One of my private moments of zen was on our way to the airport. We had to get two buses to make it and the stops were a short walk from each other. We jumped off Bus #1, practically ran uphill with our luggage, hoping that we wouldn’t see the Bus #2 fly by. To my right, there was an enormous fenced off grassy field, an unnaturally simple and beautiful expanse. From where I was standing, all I could see was green, light brown, and the bright blue of the sky and the cottony white of the clouds. As we were struggling up the incline, I glanced down and saw a single vibrantly red wild poppy growing on the little line of grass along the curb. Despite being born on Remembrance Day, I had never seen an actual poppy in real life. My poppy knowledge was limited to the felt & plastic pin distributed by the Red Cross, and to the tehnicolour field in Oz where Dorothy and her buddies take a power nap. To be honest, I never thought about the real flower, and it was never in the running as my favourite.
However, I never knew that the petals looked like tissue paper and is an interrupted shade of fiery red. I’ve found my new favourite flower, which is funny because it should have been all along. Finding zen at the side of the road. I feel like a 90s song.
So. I almost forgot about the food. I really wanted to try Fondue in the most irrational way. When I got there I found out that Fondue season was over. There’s a fondue SEASON?! These people limit your cheese intake!?! Unacceptable. I learned that Fondue, while delicious, is more about the social aspect of it. As my friend so realistically put it, “at the end of the day, it’s just cheese and bread” Lol I love her and all, but that kind of thinking can really damage a friendship 🙂
I adapted this recipe from the Nugget Market Gouda Fondue recipe, and also omitted the crostini and decided to go all out and bake it in a bowl of bread.
Smoked Gouda & White Wine Fondue
1lb round loaf crusty Bread of choice
1/2 lb Smoked Gouda, cubed
1 clove Garlic
1/2 cup White Wine
2 tbsp. Cornstarch
1/2 cup fresh Tomatoes, diced
1 tbsp. dried Basil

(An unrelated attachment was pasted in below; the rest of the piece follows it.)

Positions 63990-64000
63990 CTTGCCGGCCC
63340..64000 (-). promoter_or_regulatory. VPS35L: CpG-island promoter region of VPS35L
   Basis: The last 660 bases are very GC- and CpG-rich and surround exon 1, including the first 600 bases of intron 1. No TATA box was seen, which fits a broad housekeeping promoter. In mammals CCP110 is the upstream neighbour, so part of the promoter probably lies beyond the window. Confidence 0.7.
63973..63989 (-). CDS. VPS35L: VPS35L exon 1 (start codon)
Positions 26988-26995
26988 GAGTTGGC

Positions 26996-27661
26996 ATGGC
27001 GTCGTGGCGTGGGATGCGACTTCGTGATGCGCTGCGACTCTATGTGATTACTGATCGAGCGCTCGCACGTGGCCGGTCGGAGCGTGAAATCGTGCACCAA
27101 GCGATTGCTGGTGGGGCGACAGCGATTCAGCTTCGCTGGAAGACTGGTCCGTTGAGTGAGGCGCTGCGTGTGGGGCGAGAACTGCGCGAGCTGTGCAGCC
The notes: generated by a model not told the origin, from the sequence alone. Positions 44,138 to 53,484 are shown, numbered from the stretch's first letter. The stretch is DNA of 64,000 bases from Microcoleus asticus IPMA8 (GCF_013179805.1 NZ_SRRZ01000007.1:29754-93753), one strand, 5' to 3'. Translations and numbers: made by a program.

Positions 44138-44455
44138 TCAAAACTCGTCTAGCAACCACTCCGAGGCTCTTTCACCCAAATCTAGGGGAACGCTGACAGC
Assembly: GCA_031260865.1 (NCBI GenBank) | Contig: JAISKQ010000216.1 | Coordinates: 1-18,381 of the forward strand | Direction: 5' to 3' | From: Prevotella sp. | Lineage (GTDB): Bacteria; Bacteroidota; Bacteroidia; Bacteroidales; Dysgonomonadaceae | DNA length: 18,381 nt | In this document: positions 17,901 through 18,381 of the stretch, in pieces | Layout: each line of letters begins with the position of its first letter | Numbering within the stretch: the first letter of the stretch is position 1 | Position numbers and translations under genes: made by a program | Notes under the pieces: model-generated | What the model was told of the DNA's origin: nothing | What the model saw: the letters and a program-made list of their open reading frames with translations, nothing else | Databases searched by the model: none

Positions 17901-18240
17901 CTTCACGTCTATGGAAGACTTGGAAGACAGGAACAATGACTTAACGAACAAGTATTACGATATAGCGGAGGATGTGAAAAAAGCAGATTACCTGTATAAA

1/2 tsp Black Pepper
1/4 tsp Salt (or more to taste)
1/8 tsp Nutmeg
1 Pear, sliced
1 Apple, sliced
Cubed Bread from loaf
Preheat oven to 350 degrees. Using a sharp serrated edge knife, carefully slice off the top of the bread (about 1/4 inch) and cut a hole / circle around the inside of the loaf, leaving about a 3/4 – 1 inch border on each side. Use your hands to pull out the middle bits of the bread, hollowing out the loaf and creating a “bowl”. Cube the removed bread and set aside for later. Place the bread on a baking sheet and warm in the oven for about 10-15 minutes
Smash the garlic and rub on the inside of a saucepan. Use a spoon to break it up as much as possible. Warm the skillet on medium heat and add wine. Stir to incorporate garlic bits and wine. Toss the Gouda cubes with the cornstarch and add the cheese to the saucepan and stir constantly for about a minute to encourage melting and prevent scorching. Add basil, black pepper, salt, nutmeg & tomatoes. Keep stirring to ensure that all ingredients are incorporated and that cheese is melted. Taste and adjust seasoning if needed. Carefully pour mixture into bread bowl.
Serve with desired dipping instruments.
Note: I liked the crackers the most while Rabin thought the pears were the best. We both agreed that the bread bowl is the winner because it stays crispy, is already covered with melted cheese, and feels like round two when you finish eating all the rest. Ahh, compromise.